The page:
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An Australian lawyer’s response
  1. L Skene
  1. Faculty of Law, University of Melbourne, Parkville, Melbourne, Victoria, Australia;

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    Dr Boyle is right in drawing attention to the apparent inconsistency between laws that allow a fetus in utero to be aborted at the mother’s will (whether because of abnormality or another reason) but give the law’s full protection to a newborn infant, perhaps of the same gestation as the aborted fetus. It makes no difference how disabled the infant is, or how poor the prognosis. The reason for the inconsistency is that the two stages of the infant’s development—before birth and after birth—are governed by different legal principles.

    While a fetus is in utero, the applicable laws are the criminal law of abortion and the civil law of battery, which here focuses on the mother’s direction alone. As Dr Boyle says, the law on abortion in the UK—and also in Australia—enables an abortion to be lawfully performed if continuing the pregnancy would present a real risk to the mother’s life, or her physical and mental health; and, additionally, in some jurisdictions like the UK, for serious fetal abnormality: see Abortion Act 1967 (UK),1 which includes risks to “existing children” as well as to the mother.2 Recent changes to the criminal law in the Australian Capital Territory and Western Australia have gone further and abortion is now lawful in those jurisdictions, simply on the informed request of the mother.3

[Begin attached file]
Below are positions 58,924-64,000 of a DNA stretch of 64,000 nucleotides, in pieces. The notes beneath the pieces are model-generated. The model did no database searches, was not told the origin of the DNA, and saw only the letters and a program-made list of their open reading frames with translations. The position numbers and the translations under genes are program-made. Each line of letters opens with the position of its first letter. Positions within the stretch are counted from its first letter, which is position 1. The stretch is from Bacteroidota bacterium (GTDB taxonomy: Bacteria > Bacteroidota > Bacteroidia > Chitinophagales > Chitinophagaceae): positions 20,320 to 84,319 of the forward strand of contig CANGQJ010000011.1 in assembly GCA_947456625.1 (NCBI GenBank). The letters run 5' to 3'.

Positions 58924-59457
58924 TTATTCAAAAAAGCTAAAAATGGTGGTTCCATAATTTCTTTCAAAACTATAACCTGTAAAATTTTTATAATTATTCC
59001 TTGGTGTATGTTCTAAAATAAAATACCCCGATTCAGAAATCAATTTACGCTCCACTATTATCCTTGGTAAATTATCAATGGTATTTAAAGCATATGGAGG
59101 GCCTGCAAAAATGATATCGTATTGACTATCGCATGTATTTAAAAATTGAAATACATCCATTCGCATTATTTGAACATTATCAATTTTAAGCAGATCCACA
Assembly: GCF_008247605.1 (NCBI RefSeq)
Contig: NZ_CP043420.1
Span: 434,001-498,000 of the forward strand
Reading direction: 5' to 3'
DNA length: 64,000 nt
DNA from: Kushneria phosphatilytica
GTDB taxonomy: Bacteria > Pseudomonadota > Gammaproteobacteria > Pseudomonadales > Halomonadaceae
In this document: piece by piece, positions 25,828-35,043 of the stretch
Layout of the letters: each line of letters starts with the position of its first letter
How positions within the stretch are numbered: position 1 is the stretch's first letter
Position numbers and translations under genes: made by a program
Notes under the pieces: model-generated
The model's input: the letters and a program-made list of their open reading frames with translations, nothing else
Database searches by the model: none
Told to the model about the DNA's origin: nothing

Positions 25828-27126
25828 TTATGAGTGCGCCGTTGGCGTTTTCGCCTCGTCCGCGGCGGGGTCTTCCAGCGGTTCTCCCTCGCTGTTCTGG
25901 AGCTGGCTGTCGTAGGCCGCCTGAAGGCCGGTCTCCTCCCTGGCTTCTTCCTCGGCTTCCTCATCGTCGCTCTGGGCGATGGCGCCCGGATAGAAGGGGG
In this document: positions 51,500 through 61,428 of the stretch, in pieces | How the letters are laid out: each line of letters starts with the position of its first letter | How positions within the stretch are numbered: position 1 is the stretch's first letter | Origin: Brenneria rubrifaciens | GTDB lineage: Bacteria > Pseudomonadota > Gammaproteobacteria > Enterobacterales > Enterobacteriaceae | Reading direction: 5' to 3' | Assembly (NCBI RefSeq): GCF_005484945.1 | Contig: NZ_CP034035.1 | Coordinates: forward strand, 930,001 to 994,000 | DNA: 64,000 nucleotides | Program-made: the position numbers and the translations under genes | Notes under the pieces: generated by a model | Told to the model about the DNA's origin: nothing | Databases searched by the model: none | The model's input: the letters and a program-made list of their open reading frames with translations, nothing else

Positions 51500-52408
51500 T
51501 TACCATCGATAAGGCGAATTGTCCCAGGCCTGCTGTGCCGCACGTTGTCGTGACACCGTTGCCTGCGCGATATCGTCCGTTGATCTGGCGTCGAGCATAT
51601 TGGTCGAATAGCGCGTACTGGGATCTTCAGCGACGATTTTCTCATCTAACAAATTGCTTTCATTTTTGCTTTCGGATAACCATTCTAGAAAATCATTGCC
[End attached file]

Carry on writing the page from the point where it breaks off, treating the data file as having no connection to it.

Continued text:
In jurisdictions that do not have a specific provision allowing abortion on the grounds of fetal abnormality, doctors have inferred that having a child with a serious abnormality would constitute a threat to the mother’s life or health, again focussing on the mother. The concept of harm to the mother’s health has been interpreted by the courts to include harm during pregnancy and delivery and also after the birth.4 This might take account of difficulties in raising …

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